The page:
Risky business: understanding and defining investment risk
By Scott Kyle
There’s an old wives tale about a student who gets an exam with the question, “What is Risk?” In response, he scribbles, “This Is,” turns in the test, and exits the room. No one knows if he gets an A or an F – but the story is a good one.
In the realm of investing, the concept of risk is discussed on a daily basis. However, the traditional method of defining investment risk – namely, by correlating risk to market volatility — is a terrible one at best. Pundits consistently associate market gyrations with high risk; but in the interests of smarter, more successful investing, let’s look at some alternative definitions of the word.
First, risk comes from not knowing what you are doing. To me, this is the best definition of risk (and one the great Warren Buffett uses as well). A knife in the hands of a baby poses great risk; the same blade in the palm of a surgeon saves lives. When it comes to investing, people take risks through simple ignorance. Ask the average investor a basic question about the companies in his portfolio and you will likely get a blank stare in return. Ask what the current stock price is, on the other hand, and you will receive a quote as fresh as a Krispy Kreme doughnut hot from the oven. But reciting a trading price and understanding its implications are two entirely different things; and it is within this knowledge gap that investors often take on unrealized risk.
Secondly, risk comes from mismatching time horizons. Competing in a marathon? Pace yourself. Is your house on fire? Forget the warm up and get your sprint on! In the world of finance, time frame largely dictates how funds should be allocated to avoid risk. If you need to make a down payment on a house in 6 months, then you should be sitting on cash: putting your assets in stocks risks capital deprecation when you need to liquidate. Alternatively, if the funds are for retirement, then cash is the riskiest place to put your money. Why? Because over time, stocks earn returns well above inflation, whereas cash loses money every year after inflation and taxes.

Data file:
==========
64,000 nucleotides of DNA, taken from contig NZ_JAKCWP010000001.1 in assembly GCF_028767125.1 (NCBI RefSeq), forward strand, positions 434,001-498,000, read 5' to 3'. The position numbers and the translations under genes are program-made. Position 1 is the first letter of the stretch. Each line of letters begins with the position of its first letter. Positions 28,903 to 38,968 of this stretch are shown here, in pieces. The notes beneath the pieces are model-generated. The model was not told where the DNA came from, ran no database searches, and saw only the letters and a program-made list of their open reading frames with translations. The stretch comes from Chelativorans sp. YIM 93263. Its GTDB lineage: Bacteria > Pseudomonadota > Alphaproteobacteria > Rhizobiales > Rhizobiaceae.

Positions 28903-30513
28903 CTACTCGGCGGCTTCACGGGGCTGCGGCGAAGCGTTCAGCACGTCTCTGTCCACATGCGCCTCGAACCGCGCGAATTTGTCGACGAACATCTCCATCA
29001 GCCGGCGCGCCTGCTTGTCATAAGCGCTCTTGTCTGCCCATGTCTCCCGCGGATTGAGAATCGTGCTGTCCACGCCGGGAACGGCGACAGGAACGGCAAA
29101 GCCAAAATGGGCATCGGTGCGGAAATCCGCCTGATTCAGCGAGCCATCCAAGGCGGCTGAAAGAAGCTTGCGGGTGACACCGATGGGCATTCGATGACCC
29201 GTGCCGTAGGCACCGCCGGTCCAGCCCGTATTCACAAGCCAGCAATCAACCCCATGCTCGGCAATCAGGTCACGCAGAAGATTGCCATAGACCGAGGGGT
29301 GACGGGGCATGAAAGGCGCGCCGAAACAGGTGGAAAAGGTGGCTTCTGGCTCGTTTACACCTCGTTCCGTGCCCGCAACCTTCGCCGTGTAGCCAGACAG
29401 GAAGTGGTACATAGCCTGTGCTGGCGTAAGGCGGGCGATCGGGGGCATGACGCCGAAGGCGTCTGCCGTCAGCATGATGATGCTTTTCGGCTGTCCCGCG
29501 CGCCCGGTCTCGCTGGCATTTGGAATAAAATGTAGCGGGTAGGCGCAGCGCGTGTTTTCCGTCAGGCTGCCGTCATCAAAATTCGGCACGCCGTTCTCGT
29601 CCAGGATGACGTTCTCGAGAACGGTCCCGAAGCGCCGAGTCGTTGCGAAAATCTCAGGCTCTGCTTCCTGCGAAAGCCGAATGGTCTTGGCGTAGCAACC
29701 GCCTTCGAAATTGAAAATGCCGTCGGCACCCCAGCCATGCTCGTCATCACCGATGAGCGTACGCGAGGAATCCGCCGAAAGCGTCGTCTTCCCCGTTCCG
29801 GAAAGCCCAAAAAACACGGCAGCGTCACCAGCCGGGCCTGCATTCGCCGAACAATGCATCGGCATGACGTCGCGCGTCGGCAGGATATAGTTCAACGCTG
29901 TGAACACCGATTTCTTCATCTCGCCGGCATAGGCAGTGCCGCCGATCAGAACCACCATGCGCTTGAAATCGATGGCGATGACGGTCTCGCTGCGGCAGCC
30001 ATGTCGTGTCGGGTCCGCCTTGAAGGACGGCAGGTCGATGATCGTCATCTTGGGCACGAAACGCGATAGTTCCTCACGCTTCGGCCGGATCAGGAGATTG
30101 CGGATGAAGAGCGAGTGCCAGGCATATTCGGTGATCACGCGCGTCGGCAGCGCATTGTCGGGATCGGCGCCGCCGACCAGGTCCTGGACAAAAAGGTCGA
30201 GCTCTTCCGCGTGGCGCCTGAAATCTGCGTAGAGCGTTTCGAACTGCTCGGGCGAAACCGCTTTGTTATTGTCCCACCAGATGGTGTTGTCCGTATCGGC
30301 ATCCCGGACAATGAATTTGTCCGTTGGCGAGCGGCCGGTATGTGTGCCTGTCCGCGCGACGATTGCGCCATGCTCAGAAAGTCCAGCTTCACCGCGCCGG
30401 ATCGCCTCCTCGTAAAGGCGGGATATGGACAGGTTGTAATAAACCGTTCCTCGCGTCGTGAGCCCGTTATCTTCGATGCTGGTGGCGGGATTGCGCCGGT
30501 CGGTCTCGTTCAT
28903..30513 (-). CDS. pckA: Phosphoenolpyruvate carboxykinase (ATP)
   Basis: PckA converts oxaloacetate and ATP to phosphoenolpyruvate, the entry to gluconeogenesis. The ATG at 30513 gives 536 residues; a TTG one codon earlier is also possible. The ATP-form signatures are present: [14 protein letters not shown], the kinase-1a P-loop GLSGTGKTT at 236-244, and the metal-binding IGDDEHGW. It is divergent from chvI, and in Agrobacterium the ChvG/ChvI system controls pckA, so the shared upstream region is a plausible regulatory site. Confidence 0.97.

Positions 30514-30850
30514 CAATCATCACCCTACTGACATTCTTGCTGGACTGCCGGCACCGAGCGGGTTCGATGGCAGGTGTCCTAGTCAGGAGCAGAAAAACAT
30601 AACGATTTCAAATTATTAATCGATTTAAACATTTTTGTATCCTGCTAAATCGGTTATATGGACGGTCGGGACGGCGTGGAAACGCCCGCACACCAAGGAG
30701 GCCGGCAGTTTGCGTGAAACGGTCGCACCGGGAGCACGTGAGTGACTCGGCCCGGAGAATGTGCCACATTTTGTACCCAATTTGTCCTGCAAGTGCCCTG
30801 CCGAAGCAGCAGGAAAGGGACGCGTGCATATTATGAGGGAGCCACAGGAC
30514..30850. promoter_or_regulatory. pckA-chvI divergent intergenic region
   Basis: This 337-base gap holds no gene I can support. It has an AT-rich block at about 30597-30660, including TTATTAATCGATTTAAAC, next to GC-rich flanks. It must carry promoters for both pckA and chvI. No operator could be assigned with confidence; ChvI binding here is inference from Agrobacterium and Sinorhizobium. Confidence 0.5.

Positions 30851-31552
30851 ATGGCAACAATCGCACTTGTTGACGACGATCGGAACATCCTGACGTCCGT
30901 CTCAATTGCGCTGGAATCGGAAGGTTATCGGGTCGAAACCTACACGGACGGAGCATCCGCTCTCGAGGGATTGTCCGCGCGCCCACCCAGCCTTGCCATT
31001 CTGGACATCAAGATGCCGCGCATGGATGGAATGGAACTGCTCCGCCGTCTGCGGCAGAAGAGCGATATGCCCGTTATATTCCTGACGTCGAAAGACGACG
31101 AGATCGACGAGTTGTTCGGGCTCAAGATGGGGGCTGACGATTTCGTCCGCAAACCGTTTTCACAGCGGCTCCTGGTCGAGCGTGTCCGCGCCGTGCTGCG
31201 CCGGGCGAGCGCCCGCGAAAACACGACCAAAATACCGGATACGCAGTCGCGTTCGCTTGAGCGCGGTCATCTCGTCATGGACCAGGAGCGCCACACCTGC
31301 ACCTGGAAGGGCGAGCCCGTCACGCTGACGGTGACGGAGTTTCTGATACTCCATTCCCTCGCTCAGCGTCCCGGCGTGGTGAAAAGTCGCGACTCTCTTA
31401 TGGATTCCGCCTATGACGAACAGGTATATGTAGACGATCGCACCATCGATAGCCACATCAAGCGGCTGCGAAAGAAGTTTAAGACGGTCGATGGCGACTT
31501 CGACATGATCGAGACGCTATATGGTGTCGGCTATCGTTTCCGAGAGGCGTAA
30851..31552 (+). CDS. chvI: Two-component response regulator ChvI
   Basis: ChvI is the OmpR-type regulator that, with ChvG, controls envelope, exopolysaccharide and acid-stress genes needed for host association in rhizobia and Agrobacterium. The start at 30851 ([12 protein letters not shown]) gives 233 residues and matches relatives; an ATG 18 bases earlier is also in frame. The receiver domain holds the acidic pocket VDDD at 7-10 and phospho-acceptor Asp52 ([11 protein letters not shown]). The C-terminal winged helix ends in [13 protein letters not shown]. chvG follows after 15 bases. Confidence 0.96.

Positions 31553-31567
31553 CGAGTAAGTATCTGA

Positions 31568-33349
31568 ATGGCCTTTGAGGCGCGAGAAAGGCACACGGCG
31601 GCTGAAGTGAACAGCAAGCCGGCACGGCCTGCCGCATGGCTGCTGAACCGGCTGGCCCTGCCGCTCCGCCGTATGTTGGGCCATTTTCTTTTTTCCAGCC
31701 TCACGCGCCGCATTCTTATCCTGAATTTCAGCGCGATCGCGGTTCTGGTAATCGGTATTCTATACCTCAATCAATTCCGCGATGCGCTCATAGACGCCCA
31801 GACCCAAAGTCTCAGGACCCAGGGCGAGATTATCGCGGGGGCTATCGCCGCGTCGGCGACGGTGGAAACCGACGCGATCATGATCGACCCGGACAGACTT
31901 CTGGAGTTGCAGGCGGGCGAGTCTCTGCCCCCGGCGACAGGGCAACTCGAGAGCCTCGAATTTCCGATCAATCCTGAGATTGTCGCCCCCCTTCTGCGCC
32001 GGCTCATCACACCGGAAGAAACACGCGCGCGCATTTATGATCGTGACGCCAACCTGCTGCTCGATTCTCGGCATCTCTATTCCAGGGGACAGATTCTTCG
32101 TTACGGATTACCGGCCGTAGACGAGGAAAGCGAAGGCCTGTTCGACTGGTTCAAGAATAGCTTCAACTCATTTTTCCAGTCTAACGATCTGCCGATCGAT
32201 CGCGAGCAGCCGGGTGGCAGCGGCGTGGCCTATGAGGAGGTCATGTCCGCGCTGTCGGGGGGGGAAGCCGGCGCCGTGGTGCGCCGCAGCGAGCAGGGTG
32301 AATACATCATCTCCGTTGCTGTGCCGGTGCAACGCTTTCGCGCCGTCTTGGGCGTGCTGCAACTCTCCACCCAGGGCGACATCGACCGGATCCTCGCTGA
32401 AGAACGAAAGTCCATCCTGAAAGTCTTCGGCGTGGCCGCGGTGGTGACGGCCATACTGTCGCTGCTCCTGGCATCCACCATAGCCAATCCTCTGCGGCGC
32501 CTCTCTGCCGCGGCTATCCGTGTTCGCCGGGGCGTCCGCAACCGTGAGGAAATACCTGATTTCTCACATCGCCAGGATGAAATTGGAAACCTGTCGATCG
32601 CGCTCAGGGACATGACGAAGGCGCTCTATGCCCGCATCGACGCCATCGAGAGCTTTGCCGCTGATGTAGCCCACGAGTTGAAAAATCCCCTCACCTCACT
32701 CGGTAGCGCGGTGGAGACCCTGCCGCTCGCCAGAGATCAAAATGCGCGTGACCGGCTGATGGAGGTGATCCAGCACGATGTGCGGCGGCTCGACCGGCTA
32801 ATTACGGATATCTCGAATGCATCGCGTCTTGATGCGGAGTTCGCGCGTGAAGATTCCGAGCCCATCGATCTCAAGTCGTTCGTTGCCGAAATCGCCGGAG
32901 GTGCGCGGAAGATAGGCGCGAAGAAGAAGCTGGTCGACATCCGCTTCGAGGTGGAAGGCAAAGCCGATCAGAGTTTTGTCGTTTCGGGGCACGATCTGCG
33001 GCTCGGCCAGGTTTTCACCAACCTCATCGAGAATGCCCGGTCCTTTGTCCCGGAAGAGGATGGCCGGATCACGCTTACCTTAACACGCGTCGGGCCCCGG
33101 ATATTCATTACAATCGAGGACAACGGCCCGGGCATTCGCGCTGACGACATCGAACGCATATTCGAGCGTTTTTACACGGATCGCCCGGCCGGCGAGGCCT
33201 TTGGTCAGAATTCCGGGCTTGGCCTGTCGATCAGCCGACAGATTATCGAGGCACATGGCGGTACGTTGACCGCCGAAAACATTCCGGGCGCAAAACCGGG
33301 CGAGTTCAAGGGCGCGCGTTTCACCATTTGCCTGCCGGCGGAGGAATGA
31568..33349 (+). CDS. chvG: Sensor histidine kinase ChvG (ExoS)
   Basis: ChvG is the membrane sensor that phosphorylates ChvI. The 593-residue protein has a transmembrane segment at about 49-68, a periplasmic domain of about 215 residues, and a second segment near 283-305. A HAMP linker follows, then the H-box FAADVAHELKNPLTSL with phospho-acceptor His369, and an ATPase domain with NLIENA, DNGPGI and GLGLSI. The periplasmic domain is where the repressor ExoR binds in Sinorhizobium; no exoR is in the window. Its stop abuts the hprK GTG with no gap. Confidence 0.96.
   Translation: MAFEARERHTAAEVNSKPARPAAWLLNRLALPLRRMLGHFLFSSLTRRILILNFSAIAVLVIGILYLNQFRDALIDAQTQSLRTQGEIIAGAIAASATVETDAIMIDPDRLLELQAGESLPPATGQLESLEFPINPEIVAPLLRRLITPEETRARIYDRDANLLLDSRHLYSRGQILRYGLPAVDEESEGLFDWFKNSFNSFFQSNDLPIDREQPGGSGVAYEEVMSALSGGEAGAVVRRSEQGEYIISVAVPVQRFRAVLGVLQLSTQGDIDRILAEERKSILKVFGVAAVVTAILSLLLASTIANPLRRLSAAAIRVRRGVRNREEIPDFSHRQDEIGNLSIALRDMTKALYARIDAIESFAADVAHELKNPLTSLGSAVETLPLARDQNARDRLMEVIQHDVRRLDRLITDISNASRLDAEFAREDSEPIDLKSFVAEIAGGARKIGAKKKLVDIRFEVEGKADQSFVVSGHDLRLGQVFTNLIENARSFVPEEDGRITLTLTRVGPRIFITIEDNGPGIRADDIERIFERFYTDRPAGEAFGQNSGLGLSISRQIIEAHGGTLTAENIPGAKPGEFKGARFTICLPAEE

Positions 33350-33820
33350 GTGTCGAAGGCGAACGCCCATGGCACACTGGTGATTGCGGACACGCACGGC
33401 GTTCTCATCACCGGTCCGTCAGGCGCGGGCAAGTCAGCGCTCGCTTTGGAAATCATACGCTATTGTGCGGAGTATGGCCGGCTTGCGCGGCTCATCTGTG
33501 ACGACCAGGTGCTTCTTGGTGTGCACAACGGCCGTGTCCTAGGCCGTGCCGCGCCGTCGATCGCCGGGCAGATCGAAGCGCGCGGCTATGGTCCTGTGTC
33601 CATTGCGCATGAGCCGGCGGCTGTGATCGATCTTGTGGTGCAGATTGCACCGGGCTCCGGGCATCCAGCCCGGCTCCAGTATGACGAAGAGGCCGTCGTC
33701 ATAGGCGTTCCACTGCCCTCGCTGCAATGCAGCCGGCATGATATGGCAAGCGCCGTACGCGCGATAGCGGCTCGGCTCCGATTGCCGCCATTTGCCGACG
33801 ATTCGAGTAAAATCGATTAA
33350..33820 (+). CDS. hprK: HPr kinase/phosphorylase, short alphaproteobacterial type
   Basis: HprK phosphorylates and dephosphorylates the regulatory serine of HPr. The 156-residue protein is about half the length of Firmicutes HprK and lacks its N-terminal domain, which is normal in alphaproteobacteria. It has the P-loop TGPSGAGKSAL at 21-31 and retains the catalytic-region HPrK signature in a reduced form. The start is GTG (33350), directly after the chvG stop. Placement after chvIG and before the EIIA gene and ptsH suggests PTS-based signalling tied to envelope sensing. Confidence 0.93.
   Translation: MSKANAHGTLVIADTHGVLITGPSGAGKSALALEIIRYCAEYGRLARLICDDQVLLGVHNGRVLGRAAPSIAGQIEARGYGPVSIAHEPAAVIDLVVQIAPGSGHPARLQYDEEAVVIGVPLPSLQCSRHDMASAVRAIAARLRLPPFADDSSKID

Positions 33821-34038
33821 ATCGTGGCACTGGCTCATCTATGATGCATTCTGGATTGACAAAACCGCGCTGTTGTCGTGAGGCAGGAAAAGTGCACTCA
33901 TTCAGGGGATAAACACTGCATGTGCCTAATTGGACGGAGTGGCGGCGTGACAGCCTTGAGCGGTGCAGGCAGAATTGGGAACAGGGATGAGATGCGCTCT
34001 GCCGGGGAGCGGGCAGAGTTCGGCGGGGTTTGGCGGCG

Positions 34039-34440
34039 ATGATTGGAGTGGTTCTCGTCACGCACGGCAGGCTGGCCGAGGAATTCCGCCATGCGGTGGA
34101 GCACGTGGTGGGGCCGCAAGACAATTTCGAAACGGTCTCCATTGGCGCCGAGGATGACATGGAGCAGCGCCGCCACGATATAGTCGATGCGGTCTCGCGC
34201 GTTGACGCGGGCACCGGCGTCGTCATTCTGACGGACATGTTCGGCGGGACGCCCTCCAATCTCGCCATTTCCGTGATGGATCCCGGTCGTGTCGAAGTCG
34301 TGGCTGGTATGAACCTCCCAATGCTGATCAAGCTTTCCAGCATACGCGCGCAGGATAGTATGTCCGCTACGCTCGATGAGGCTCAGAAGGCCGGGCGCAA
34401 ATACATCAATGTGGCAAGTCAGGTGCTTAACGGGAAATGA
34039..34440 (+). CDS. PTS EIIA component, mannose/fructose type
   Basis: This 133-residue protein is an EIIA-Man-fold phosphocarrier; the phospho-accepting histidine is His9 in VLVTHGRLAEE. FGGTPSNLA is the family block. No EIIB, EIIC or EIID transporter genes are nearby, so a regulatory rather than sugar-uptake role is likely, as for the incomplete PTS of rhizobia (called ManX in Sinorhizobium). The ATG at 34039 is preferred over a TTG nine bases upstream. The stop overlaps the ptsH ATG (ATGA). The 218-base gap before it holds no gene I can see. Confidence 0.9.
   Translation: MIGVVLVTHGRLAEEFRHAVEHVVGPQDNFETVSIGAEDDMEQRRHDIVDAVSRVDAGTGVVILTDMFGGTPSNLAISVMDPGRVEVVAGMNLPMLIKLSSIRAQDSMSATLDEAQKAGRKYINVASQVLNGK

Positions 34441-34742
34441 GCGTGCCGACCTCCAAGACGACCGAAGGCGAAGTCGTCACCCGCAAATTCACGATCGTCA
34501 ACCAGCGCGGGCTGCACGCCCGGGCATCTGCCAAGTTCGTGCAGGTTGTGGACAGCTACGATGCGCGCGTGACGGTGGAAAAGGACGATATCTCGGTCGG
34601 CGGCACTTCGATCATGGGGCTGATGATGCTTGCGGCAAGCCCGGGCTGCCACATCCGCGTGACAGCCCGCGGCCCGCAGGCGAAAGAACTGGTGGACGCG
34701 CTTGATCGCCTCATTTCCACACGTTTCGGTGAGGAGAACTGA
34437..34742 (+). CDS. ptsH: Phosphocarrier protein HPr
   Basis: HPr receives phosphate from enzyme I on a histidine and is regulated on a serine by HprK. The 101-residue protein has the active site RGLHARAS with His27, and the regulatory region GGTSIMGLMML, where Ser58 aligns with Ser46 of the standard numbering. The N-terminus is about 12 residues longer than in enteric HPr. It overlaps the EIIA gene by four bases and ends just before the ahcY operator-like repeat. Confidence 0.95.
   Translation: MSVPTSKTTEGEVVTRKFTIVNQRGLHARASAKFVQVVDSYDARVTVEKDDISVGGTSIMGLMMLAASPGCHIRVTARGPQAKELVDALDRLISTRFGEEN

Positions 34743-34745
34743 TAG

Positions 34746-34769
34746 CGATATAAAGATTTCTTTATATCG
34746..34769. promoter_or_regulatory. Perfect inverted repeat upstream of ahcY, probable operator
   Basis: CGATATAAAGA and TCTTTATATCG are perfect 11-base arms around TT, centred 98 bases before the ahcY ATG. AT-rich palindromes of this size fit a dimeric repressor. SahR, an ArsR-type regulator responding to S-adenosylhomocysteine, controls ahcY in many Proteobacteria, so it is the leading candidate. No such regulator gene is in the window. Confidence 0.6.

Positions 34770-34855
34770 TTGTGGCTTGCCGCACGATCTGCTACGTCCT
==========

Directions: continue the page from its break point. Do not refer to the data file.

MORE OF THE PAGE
Finally, risk comes from not knowing the people managing your money. Most folks get to know their attorneys, CPAs and primary care physicians; but all too often, they hand their money over to a financial firm based on a TV commercial – generally without ever having met the person making investment decisions on their behalf.
There’s no doubt about it: stock markets can be volatile. But truthfully, short-term vacillations are just background noise in the long investment journey. For those interested in reducing risk, find a trusted professional who will serve as the primary decision maker — someone who will sit down with you and discuss your particular goals and objectives. Learn more about personalized San Diego money management services today: visit www.coastwisegroup.com.
The information in this article is strictly for educational and illustrative purposes and is not an attempt to furnish personalized investment advice or services.
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